In this context though, I find the RNC Tampa convention to be a bit baffling in its extraordinary lameness! There was a generation in which national political conventions captivated network television audiences. Ironically though, in part because the networks were watching, the conventions had to replace the political intrigue that was long their reason for existing in the first place, with a sort of superficial, heavily-scripted, antiseptic entertainment quality. What made conventions interesting was the last thing campaigns wanted viewers at home to see. As a result, the networks began to lose interest, and began to trim back their coverage to only the speeches by key players. Of course today we have to ask ourselves how many people are even watching network TV anymore. I get the impression that our political conventions are on the cusp of another set of changes. The Republican convention seemed caught between two generations of potential pitfalls. There was the perceived need to squelch any commotion on the convention floor over the Ron Paul delegates. Ironically, had the respective committees just allowed those delegates votes to be entered onto the record, the whole episode wouldn’t have even made the news. It wasn’t happening during prime time after all. Instead, the resistance to commotion created headlines and embarrassment for the party. You would think that the lesson of Obama/Clinton would have been that winning a contested campaign was more important than the appearance of consensus. Given the rumors stirring about a possible 3rd party Paul campaign that would basically destroy any chance Romney has, I would have also thought the convention would have taken steps to embrace their Ron Paul wing rather than alienating them—even if it meant letting the guy make a speech in prime time (to the ever-diminishing network audience), endorsement or not. But because of the need to maintain the carefully scripted choreography of a television event, embarrassment is created by the effort to avoid embarrassment.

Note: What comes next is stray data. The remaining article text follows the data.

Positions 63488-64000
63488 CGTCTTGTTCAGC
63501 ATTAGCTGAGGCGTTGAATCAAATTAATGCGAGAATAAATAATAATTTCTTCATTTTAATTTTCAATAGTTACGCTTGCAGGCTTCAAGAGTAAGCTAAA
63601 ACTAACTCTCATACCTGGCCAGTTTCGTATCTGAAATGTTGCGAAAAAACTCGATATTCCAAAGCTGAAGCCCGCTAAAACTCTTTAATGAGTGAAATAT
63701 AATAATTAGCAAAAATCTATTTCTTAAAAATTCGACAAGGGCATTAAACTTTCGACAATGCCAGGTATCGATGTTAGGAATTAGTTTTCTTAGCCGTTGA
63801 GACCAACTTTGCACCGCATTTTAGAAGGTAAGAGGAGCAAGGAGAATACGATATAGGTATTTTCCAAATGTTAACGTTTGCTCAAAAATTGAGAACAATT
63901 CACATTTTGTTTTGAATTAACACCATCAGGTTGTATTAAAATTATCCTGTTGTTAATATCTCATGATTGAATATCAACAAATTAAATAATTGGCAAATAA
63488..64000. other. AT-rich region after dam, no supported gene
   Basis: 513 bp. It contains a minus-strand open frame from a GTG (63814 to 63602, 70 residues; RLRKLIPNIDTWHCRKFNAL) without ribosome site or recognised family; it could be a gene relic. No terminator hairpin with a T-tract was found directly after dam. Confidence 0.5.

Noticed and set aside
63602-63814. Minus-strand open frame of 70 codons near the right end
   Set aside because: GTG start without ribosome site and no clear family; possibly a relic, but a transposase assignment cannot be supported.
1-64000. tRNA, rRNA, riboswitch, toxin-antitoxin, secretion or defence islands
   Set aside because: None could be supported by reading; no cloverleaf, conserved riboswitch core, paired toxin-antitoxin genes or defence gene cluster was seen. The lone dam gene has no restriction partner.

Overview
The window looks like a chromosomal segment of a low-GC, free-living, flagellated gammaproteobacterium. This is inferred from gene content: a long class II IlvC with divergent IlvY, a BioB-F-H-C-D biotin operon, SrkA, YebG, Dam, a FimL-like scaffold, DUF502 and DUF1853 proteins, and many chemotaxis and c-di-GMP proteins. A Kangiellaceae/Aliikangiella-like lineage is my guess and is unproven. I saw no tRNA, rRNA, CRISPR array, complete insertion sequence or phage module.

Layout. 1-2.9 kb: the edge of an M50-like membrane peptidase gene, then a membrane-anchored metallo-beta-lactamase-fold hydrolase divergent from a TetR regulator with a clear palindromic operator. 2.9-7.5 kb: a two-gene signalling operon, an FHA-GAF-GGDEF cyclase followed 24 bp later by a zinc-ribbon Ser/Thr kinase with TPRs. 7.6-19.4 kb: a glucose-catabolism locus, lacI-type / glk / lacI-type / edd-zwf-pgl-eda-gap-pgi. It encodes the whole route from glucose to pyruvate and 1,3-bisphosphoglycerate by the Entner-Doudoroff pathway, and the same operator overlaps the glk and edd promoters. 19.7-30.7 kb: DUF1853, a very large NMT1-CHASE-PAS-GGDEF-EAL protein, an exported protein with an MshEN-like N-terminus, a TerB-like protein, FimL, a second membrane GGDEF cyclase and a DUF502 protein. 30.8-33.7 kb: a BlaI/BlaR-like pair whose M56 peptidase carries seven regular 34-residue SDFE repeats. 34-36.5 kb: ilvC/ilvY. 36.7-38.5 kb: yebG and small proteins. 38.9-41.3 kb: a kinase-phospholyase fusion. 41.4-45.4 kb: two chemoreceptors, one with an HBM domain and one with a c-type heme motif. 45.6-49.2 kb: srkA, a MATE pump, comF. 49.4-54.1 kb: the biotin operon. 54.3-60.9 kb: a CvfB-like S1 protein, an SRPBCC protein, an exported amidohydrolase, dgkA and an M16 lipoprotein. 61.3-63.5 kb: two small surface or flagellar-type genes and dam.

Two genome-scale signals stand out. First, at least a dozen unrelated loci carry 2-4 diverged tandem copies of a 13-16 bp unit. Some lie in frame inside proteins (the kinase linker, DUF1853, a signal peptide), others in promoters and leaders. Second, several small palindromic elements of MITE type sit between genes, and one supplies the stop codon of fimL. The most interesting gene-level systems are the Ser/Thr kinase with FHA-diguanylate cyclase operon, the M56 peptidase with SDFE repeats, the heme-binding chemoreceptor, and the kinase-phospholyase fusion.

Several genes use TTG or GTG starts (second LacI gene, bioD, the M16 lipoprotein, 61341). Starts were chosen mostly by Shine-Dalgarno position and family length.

I spend a lot of time thinking about the ways that technology shapes the practices of academics. How has digital technology altered our approaches to research and teaching? How has it infiltrated and altered our classrooms and conferences? The way we communicate with one another is ever changing, and academia is in a constant struggle to keep pace, adapting our traditional time-honored approaches to new capabilities to inform, entertain, and educate. Politicians face some similar struggles—they too need to inform, entertain, and educate an audience. Their audience, though, is a whole lot tougher to pin down and increasingly challenging to reach as communication technologies proliferate. Will the comparisons between 2012 and 2016 conventions be as compelling as 1972 and 1976? And will politicians prove more or less adept than academics at adapting new technologies to the furthering of their enterprise? Because if the Republican convention is any indication, at least one party has some considerable work to do in this area.